|Who is it?||Immunologist, Biologist|
|Birth Day||April 17, 1946|
|Birth Place||Munich, Germany, German|
|Age||74 YEARS OLD|
|Died On||March 1, 1995(1995-03-01) (aged 48)\nFreiburg im Breisgau|
|Known for||monoclonal antibodies|
|Awards||Nobel Prize in Physiology or Medicine in 1984|
|Institutions||Max Planck Institute of Immunobiology|
|Doctoral advisor||Fritz Melchers|
In April 1974 Köhler took up a post-doctoral research fellowship at the Laboratory of Molecular Biology in Cambridge, UK where he began working with César Milstein to develop a laboratory tool that could help them investigate the mechanism that underlies the diversity of antibodies. It was during this work that they devised their hybridoma technique for the production of antibodies. Köhler continued his collaboration on the technique when he returned to Basel Institute of Immunology in April 1974. Köhler remained at the Basel Institute for another nine years, during which time he continued investigating antibody diversity and in the early 1980s began working on the development of transgenic mice as a tool to understand the mechanism that underlies self-tolerance. In 1986 Köhler became Director of the Max Planck Institute of Immunobiology where he worked until his death in 1995.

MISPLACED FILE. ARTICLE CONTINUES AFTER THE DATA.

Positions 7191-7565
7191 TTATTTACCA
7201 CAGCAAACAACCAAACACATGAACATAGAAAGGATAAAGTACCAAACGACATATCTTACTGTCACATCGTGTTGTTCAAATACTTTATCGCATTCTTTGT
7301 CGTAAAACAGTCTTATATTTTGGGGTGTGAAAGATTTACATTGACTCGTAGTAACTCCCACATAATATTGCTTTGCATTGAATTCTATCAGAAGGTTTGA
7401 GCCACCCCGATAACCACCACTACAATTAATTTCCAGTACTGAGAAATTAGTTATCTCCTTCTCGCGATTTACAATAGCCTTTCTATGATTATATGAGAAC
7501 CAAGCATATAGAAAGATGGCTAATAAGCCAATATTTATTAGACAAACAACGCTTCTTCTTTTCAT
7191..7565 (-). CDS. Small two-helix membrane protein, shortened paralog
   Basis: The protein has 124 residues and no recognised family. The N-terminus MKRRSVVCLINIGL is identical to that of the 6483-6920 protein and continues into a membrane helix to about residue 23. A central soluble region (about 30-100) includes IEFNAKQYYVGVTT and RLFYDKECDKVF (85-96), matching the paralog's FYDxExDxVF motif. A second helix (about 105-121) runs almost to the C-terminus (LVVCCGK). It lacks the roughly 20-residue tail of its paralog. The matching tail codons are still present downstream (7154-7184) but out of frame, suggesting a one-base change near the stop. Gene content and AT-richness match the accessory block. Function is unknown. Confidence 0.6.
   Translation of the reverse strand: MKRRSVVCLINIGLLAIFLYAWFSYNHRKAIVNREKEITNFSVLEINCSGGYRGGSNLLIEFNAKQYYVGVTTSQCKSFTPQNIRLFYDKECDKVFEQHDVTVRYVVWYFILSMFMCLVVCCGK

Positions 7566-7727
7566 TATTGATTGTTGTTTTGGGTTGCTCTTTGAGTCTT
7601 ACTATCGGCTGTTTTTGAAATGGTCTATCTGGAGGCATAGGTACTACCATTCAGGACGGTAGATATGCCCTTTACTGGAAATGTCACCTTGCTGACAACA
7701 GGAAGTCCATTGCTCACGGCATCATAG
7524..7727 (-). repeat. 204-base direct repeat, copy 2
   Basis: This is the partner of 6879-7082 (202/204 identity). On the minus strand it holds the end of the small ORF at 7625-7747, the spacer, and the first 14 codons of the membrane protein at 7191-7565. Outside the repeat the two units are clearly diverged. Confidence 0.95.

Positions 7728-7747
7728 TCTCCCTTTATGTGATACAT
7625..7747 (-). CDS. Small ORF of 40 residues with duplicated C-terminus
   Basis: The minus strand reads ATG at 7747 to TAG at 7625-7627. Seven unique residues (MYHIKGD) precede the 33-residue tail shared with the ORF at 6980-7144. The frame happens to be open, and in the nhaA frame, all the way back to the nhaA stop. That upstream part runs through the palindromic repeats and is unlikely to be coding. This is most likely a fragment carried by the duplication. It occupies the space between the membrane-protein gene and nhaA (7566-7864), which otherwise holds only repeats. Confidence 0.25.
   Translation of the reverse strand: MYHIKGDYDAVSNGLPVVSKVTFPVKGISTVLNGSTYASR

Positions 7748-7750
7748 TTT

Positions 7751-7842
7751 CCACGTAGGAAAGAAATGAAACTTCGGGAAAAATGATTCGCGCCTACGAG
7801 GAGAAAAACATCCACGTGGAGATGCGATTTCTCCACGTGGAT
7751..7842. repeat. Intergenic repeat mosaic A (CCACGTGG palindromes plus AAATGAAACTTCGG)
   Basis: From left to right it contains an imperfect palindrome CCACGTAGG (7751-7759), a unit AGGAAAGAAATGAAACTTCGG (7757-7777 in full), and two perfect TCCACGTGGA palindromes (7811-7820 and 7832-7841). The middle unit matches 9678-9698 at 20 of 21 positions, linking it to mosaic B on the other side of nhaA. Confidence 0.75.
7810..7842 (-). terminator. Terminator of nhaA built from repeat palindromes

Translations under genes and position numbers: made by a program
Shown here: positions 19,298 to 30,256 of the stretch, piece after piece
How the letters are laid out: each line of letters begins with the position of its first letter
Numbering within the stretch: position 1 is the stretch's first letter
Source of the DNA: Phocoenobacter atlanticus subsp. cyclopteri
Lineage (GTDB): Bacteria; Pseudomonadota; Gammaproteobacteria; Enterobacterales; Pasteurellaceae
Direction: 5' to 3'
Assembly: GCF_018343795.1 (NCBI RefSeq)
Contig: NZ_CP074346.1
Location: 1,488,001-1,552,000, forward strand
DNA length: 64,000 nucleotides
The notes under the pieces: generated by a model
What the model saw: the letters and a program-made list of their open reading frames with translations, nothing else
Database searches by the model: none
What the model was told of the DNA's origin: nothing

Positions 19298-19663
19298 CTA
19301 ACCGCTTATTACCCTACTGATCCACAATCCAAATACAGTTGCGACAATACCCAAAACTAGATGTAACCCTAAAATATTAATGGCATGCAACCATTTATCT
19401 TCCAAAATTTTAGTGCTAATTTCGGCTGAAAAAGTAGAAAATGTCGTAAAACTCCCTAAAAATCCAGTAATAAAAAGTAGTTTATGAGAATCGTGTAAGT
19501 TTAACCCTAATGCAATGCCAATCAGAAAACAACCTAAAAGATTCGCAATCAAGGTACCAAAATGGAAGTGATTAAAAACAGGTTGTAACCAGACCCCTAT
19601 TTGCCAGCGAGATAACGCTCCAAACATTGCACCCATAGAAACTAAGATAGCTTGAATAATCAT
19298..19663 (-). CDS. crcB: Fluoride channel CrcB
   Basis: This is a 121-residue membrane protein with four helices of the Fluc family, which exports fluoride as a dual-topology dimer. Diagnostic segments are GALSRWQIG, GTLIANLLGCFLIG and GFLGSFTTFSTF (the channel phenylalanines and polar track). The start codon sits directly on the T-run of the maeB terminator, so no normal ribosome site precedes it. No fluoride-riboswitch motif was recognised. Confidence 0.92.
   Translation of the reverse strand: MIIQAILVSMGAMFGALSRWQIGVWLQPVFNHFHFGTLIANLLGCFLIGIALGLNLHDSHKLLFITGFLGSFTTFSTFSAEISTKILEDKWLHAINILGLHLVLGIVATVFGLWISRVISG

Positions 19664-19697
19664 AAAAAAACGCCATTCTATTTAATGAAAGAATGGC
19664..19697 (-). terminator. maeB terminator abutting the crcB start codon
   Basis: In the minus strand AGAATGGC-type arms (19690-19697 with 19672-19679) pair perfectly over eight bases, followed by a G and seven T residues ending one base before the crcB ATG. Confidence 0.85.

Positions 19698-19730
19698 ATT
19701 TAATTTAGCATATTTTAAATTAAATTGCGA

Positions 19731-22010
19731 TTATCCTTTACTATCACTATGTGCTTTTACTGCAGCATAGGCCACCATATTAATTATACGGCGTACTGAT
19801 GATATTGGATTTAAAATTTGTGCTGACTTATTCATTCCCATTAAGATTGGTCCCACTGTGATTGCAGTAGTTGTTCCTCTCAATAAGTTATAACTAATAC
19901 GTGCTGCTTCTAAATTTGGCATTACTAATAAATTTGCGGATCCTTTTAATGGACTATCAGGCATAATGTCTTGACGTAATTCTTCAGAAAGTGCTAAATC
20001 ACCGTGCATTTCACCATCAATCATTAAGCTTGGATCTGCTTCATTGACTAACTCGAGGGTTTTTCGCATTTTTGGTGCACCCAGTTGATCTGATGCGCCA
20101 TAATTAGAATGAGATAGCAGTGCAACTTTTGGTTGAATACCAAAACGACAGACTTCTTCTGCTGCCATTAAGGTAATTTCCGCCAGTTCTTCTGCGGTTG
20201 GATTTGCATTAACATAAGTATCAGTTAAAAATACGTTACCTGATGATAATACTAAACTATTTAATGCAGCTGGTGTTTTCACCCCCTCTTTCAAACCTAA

Together with César Milstein and Niels Kaj Jerne, Köhler won the Nobel Prize in Physiology or Medicine in 1984, "for work on the immune system and the production of monoclonal antibodies". Milstein and Köhler's technique for producing monoclonal antibodies laid the foundation for the exploitation of antibodies for diagnostics and therapeutics and many scientific applications.